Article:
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Authors

  1. Bates-Jensen, Barbara M. PhD, RN, CWOCN

Article Content

This issue of AJN presents a study by Horn and colleagues ("Original Research: RN Staffing Time and Outcomes of Long-Stay Nursing Home Residents,"A New Look at the Old, page 58) that adds to the growing body of evidence supporting a relationship between nurse staffing and quality of care in nursing homes. The researchers report a decrease in unfavorable resident outcomes (such as pressure ulcer development, weight loss, and hospitalization) with each 10-minute increase in RN direct care time, pointing to the important role of the RN in nursing homes. But is increasing the amount of RN time per resident going to dramatically improve nursing home care?

 

Adding more RNs or increasing RN hours is only part of the solution. We must also do more to determine how best to measure quality of care, increase the ability of RNs to act as managers and leaders in this care environment, and use technology more effectively.

 

Quality indicators derived from the federally mandated Resident Assessment Instrument and the Minimum Data Set (MDS) assessment items are currently used in nursing homes as measures of quality. The MDS is used to assess all nursing home residents on admission, quarterly, and whenever there is a change in condition. Data from the MDS are electronically submitted to the Centers for Medicare and Medicaid Services (CMS) by individual nursing homes, and CMS uses items from the MDS to calculate quality ratings for all certified nursing homes; these are available to nursing home staff, state and federal surveyors, and consumers.

 

But reports issued by the U.S. General Accounting Office in 1998 and 2002 suggested that there may be accuracy problems with MDS ratings, exacerbated in most states by a lack of auditing systems. In addition, my colleagues and I have shown (in studies published in the Journal of the American Geriatrics Society and the Gerontologist) that medical records in some nursing homes inaccurately document care that has not in fact been delivered. These findings reflect the need to develop better measures of quality of care. And they highlight possible shortcomings of chart-based reviews of quality, such as that conducted in the Horn study.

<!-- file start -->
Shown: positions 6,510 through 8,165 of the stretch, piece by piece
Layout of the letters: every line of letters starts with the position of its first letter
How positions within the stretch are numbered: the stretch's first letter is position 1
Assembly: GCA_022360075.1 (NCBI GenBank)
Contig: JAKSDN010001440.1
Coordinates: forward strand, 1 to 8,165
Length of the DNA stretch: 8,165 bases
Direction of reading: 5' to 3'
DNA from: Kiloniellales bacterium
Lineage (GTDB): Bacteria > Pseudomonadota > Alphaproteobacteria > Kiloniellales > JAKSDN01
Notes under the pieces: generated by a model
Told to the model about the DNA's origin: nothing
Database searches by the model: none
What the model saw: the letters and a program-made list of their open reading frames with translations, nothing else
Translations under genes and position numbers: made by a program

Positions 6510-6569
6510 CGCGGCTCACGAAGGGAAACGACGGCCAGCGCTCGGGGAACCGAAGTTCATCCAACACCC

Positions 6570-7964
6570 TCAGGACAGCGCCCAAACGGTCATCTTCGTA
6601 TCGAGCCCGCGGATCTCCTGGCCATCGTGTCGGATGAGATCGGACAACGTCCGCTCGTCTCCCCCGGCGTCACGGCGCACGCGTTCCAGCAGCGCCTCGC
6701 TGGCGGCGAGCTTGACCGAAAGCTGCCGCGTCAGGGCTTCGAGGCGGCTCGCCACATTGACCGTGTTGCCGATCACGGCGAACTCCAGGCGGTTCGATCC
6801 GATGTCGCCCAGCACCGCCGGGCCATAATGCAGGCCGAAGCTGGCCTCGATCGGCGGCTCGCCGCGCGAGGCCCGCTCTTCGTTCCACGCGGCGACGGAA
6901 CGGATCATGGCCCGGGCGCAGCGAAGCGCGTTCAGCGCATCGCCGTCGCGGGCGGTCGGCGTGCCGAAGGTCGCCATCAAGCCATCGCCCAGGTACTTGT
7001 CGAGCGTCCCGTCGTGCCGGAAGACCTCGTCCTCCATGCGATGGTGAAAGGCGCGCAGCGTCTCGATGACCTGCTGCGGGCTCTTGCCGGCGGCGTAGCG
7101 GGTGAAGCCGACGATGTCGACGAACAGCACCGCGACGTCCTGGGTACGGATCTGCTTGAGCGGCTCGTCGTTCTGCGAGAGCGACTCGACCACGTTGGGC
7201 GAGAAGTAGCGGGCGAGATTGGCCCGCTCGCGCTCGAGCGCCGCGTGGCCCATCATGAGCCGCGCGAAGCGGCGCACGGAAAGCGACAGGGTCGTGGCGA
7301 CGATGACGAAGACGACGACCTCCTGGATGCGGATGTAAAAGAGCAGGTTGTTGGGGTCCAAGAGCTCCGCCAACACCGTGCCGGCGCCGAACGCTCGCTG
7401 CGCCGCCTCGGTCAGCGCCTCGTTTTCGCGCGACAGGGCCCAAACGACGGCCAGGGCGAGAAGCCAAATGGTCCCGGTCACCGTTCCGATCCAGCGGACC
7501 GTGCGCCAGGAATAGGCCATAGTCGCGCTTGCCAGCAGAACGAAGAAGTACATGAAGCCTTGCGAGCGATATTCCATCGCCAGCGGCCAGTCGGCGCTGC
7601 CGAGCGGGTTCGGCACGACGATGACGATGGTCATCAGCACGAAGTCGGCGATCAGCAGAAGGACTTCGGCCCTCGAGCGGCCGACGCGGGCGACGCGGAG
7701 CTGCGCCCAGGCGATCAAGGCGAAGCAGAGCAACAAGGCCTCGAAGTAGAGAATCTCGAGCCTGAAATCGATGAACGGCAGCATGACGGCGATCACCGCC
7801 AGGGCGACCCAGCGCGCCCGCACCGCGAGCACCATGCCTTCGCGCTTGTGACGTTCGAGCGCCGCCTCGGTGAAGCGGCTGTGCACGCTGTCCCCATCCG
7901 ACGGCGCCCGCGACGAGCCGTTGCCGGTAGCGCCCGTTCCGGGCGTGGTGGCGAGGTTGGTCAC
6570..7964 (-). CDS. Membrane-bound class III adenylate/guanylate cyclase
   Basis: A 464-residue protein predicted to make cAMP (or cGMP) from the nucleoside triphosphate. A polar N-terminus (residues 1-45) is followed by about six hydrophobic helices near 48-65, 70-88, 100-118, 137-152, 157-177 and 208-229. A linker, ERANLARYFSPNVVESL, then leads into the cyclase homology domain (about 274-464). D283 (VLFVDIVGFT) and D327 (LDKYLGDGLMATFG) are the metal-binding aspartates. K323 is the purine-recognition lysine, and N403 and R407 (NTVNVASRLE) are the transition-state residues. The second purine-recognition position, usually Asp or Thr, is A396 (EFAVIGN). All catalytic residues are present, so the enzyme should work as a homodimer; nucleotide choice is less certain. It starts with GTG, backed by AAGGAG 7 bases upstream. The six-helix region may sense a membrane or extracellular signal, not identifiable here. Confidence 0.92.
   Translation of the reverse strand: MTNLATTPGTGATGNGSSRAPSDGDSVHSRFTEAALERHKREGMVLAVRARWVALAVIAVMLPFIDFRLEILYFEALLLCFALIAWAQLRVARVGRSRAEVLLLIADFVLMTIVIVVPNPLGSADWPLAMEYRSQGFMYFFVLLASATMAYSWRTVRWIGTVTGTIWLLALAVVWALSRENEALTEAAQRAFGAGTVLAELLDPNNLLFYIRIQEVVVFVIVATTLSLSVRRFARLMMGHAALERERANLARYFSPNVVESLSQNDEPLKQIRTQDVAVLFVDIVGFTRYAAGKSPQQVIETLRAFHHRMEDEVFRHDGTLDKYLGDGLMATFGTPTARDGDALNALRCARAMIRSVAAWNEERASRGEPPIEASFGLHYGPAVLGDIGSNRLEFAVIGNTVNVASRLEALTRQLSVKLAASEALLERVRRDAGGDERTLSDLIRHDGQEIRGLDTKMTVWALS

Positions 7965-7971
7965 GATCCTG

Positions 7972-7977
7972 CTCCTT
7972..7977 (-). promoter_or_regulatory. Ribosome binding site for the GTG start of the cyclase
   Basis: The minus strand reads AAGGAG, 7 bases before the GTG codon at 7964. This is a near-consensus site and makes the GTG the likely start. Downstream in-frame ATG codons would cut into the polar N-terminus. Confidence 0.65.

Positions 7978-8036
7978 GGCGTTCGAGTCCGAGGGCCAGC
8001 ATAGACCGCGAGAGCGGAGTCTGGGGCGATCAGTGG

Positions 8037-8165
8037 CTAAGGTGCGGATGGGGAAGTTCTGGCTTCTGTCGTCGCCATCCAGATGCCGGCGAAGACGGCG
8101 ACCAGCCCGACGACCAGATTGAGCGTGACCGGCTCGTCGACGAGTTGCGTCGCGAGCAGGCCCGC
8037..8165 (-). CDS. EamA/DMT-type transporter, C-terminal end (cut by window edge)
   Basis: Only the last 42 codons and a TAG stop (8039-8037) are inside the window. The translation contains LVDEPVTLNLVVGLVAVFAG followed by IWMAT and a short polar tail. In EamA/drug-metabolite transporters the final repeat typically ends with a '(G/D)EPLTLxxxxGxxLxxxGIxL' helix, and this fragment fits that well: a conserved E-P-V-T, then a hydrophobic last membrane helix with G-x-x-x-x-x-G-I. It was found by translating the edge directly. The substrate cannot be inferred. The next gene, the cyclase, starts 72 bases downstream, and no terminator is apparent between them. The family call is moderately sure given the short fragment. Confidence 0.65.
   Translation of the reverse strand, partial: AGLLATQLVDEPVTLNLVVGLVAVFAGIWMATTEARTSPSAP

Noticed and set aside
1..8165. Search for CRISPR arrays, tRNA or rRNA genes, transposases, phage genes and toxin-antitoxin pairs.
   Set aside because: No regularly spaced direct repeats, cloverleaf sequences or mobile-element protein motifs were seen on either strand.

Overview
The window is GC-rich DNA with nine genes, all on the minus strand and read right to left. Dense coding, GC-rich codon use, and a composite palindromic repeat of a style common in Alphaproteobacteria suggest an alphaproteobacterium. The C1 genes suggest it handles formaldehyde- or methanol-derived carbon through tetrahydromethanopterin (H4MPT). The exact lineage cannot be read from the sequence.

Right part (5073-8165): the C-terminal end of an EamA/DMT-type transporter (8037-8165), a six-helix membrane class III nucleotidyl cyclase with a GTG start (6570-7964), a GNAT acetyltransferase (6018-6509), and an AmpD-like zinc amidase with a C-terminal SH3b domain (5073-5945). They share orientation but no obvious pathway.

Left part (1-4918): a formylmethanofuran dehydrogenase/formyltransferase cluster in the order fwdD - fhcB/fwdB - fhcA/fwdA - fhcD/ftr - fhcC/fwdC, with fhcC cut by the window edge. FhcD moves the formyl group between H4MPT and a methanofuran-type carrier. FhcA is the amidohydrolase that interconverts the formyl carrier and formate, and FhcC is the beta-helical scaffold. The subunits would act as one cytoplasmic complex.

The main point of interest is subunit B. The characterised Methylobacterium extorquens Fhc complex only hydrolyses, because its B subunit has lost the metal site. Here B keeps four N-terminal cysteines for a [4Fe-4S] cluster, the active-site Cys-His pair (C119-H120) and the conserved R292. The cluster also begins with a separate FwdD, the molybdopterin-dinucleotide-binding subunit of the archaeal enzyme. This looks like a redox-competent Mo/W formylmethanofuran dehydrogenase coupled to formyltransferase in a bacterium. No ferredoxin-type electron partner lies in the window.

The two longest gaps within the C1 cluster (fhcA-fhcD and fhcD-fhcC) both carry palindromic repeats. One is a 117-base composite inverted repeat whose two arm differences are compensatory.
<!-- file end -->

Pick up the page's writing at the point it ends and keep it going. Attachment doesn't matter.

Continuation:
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Because many long-term nursing home residents will decline in function over time, using decline in function as a measure of quality may be misleading. Direct measurement of the process of care delivery-for example, by observing feeding assistance during mealtimes-may be a more accurate measure of quality and provide a better understanding of how to improve the delivery of care.

 

To ensure consistent, ongoing implementation of quality improvement that focuses on the processes of care, RNs would have to use quality improvement principles routinely. Unfortunately, RNs in nursing homes typically have limited education in management principles, leadership skills, quality improvement, and even gerontology. Nurses with more education in management and leadership have been exposed to alternative organizational systems and management models that might positively influence nursing home care. Thus, the staff mix or educational level of nurses may be as important as the number of nurses on staff.

 

The nursing home environment is also significantly behind other health care settings and other businesses in adopting new technology. Yet this is the care setting most desperately in need of electronic medical records and other software that provides more timely and informative reporting functions.

 

Quality improvement efforts should focus on direct measures of quality of care, routine quality monitoring of care processes, improved educational preparation of RNs, and technological systems appropriate for the nursing home environment.

 

Until we can address education and technology issues as well as staffing levels, the quality of care in nursing homes will remain in need of improvement.